Aware of these endeavours and the company’s inclusive outlook, I looked forward to seeing what a younger audience member could take from an opera performance, in particular that of the Victorian, comic opera Ruddigore. The plot and characters of Ruddigore leant themselves completely to the student willing to take a leap into the unknown and experience opera for the first time. Amy Freston’s charming Rose Maybud, a young woman fixated with conforming to the social norms noted in her book on etiquette, was reminiscent of a modern young woman living her life according to the pages of a glossy magazine. The stereotypical villainous but lovable rogue ‘Sir Ruthven Murgatroyd’, expressively played by Grant Doyle, and the aptly named hero, ‘Old Adam Goodheart’, played by Richard Angas, both enhanced the plot of romance, deceit, guilt and eventual happiness which made for an exciting and relevant two acts.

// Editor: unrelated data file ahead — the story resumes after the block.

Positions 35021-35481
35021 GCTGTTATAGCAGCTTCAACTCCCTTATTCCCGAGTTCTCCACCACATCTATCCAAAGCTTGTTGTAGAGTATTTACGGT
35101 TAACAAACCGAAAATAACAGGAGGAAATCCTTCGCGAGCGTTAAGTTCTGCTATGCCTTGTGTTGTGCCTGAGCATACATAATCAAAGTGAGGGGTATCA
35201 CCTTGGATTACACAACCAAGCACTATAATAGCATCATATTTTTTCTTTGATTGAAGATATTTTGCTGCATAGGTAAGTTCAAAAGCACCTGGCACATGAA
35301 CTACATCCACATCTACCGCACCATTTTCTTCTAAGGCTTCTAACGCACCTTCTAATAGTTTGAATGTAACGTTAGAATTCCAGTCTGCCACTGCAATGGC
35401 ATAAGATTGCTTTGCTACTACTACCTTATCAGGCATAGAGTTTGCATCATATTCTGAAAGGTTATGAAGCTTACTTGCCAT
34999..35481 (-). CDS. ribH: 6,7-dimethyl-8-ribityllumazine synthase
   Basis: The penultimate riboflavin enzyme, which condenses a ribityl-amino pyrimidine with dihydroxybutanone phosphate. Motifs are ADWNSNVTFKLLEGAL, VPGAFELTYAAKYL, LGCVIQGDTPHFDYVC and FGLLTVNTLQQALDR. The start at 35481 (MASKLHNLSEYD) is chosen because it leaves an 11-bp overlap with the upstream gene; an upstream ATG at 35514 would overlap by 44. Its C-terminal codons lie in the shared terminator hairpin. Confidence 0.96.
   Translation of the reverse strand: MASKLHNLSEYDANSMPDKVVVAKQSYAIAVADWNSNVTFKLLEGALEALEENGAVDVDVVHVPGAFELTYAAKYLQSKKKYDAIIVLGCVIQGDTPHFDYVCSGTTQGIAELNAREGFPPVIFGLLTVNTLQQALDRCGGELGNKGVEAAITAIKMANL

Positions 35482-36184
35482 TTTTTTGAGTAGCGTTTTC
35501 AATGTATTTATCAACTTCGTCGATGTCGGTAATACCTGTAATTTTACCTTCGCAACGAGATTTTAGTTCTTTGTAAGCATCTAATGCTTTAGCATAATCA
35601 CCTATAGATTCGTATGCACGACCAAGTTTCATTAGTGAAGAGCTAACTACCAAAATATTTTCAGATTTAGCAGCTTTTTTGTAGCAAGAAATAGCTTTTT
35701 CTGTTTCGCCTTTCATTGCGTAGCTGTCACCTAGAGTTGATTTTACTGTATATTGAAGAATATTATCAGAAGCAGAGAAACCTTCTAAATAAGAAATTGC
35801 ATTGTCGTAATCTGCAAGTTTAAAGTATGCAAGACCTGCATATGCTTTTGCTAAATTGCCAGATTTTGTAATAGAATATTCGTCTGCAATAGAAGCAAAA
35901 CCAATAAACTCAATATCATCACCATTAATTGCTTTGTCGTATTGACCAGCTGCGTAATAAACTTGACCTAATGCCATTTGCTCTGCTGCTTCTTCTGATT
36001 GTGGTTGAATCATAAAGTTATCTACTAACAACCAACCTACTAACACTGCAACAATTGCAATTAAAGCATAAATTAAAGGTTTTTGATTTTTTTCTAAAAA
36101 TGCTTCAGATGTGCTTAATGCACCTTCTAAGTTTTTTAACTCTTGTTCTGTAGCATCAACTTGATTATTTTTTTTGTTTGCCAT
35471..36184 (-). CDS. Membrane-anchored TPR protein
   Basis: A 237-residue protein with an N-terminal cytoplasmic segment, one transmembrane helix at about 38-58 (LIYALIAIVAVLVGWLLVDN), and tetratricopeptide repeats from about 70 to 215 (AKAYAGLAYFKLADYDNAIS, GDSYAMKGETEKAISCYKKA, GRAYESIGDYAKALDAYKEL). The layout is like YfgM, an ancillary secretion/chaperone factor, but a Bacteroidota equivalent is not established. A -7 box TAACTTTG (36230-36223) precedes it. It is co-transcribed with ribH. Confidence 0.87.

As with any film or piece of theatre, being a member of an audience allows you to escape the real world and become immersed in that of another time or place and this was especially true of Jo Davies’ Ruddigore. The elegant atmosphere created outside of the auditorium due to the presence of a baby grand piano continued into the ornate and majestic performance space.  A sense of the past was further evoked within the first five minutes of the opera as the orchestra struck up to accompany a projected, black and white 1920s silent movie which gave a clear background explanation to what was an occasionally confusing plot. Gabrielle Dalton’s costumes together with Kay Shepherd’s choreography added 1920s glamour and a flavour of Charleston to the Victorian melodrama of events. In addition to this, the timeless humour delivered by the actors, notably in Heather Shipp’s presentation of ‘Mad Margaret’, filled the theatre with laughter.